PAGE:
Madhava Nair, J.
1. Plaintiff is the appellant. Plaintiff's suit was for the enforcement of an agreement to sail and in consequence for the establishment of his right to four-ninths share in the Zamin described in the Schedule or in the alternative for damages. The learned District Munaif gave him a decree for damages, but on appeal that has been set aside by the learned Subordinate Judge. This second appeal is against the decree dismissing the plaintiff's suit and is valued at Rs. 160, the damages disallowed by the lower appellate Court.
2. Mr. Sesbaohariar, the respondents' vakil, raised a preliminary objection that there is no second appeal in this case as the suit is one of a Small Cause nature for a sum below Rs. 500 In deciding the question whether a suit is of a Small Clause nature or not, attention has to be paid to the nature of the suit, as it was presented in the first Court and not to the subsequent shape that it may have taken as a result of the findings of the lower Courts. The suit in this case was clearly for the specific performance of a contract or in the alternative for damages. Such a suit is not a suit of a Small Cause nature. See Lakshmandas v. Anna (1908) 32 Bom. 356, Rustomji Ardeshir Irani v. Vinayak Gangadhar Bhat (1911) 35 Bom. 29. I overrule the preliminary objection. Going to the merits the first question for consideration is whether the agreement of November, 1915 has been proved by the plaintiff. The facts relevant for the decision of that question may be thus shortly stated. The deceased brother of the 1st defendant, Thimmayya by name, agreed to convey the property to the plaintiff and the plaintiff is alleged to have given him the consideration for, the transaction. The 1st defendant afterwards executed the agreement Exhibit B. He died in the course of the suit and after his death the other defendants 2 to 4, his children, have been brought on record as his legal representatives. Evidence has been given by the plaintiff as P.W. 1 in support of the facts of his case, and P.W. 2 proves Exhibit B. These witnesses have not been cross; examined by the defendants. All the same the learned Judge came to the conclusion that the contract has not been proved by the plaintiff. The fact that the witnesses have not been cross-examined by the defendants cannot in any way affect the truth of the plaintiff's case. The question is whether from the plaintiff's evidence it becomes clear that there was an agreement as alleged by him in his plaint. The learned Judge says:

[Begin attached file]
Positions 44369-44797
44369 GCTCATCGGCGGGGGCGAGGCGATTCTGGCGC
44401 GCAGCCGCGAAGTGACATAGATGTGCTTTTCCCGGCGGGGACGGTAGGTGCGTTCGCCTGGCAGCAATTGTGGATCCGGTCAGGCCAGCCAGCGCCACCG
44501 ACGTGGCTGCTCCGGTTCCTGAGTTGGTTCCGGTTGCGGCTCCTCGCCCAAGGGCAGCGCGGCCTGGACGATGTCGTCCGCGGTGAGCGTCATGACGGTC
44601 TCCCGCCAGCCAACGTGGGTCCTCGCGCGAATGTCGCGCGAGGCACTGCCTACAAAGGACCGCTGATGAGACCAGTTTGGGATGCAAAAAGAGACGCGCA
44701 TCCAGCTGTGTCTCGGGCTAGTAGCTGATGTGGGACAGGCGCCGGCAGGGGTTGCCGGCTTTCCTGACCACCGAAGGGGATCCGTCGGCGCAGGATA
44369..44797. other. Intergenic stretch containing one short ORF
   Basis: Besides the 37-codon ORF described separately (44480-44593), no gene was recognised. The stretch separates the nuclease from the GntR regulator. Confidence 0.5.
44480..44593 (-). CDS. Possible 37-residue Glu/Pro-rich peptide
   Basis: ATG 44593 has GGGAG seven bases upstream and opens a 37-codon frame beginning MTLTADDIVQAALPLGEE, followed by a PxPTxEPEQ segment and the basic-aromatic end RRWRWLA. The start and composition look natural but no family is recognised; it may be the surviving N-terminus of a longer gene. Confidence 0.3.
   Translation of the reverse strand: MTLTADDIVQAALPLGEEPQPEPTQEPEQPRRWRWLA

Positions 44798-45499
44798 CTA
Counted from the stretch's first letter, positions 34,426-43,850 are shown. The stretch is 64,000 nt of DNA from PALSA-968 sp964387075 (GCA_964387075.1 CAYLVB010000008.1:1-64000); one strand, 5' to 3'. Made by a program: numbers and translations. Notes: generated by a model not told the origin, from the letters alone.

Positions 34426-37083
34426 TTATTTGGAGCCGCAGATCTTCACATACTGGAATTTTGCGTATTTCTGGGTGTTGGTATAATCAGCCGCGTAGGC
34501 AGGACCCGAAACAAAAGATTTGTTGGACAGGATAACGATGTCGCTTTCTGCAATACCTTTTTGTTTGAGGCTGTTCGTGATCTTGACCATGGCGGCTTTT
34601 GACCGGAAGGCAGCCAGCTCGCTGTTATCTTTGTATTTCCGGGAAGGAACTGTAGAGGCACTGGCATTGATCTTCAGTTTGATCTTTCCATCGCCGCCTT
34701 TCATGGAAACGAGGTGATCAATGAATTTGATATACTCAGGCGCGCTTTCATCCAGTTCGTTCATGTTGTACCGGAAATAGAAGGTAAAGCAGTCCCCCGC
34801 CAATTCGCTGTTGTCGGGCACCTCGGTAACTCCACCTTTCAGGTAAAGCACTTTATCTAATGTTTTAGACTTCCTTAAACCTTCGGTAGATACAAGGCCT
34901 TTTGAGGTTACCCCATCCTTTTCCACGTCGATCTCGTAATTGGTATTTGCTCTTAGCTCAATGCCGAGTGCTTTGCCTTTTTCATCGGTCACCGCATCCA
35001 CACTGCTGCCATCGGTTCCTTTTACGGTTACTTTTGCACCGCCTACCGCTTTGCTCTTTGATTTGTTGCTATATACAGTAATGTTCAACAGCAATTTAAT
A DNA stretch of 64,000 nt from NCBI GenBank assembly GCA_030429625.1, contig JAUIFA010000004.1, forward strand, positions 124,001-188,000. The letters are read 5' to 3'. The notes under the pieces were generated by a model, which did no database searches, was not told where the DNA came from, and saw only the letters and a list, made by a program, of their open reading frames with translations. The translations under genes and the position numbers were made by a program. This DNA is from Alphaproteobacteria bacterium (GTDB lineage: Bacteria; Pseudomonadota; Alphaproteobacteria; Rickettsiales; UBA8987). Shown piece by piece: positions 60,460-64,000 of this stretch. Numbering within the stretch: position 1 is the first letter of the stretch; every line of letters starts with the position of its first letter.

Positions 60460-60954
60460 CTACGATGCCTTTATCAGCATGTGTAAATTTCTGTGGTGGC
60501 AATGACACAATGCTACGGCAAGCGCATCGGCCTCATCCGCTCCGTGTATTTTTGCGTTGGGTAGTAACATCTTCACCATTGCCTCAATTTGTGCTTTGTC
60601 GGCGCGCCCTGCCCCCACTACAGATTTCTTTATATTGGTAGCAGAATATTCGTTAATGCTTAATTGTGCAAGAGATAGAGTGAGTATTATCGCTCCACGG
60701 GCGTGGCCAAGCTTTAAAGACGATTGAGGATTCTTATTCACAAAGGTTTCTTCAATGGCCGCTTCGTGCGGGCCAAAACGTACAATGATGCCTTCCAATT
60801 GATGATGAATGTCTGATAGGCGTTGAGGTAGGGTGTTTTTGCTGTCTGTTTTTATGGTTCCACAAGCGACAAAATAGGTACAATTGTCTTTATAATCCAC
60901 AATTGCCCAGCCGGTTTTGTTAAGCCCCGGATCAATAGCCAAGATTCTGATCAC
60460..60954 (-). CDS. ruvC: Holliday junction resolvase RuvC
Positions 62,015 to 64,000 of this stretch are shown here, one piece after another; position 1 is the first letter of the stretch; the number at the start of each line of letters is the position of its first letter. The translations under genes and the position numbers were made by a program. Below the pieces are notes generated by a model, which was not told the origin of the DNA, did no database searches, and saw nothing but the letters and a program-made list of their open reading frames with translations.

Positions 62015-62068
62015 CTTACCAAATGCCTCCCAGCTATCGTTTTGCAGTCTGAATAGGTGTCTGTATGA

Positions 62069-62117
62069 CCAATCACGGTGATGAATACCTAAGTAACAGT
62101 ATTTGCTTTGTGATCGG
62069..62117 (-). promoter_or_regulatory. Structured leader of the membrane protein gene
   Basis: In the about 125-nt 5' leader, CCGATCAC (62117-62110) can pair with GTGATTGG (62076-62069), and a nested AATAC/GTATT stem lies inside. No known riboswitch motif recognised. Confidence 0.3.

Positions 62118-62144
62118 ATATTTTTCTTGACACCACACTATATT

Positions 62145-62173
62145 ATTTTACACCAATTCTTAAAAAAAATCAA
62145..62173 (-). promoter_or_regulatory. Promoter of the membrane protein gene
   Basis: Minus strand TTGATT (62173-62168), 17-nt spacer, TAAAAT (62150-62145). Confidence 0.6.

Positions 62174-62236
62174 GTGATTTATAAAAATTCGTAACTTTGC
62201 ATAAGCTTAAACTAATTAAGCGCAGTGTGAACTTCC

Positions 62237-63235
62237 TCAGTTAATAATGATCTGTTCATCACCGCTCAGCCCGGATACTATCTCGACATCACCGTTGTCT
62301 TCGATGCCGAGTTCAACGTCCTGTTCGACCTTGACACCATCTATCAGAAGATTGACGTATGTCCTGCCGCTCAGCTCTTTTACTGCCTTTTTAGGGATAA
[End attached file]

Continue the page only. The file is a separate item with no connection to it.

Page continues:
I cannot uphold the arguments of respondents' vakil to the contrary as there is an utter absence of proved cogent circumstances upon which the question of lat defendant having been a party to Ex. B in a representative capacity cannot be decided,3. I believe what he means to say in this sentence is that there may be evidence given by the plaintiff's witnesses in support of his case but he is not prepared to act upon that evidence. The plaintiff' is an interested witness speaking about facts, which are in his favour and the Subordinate Judge has elected not to believe him, though he has not specifically stated so in his judgment. In bearing a second appeal I am precluded from weighing the evidence which has not been believed by the lower appellate Court I have therefore to dismiss the second appeal with costs.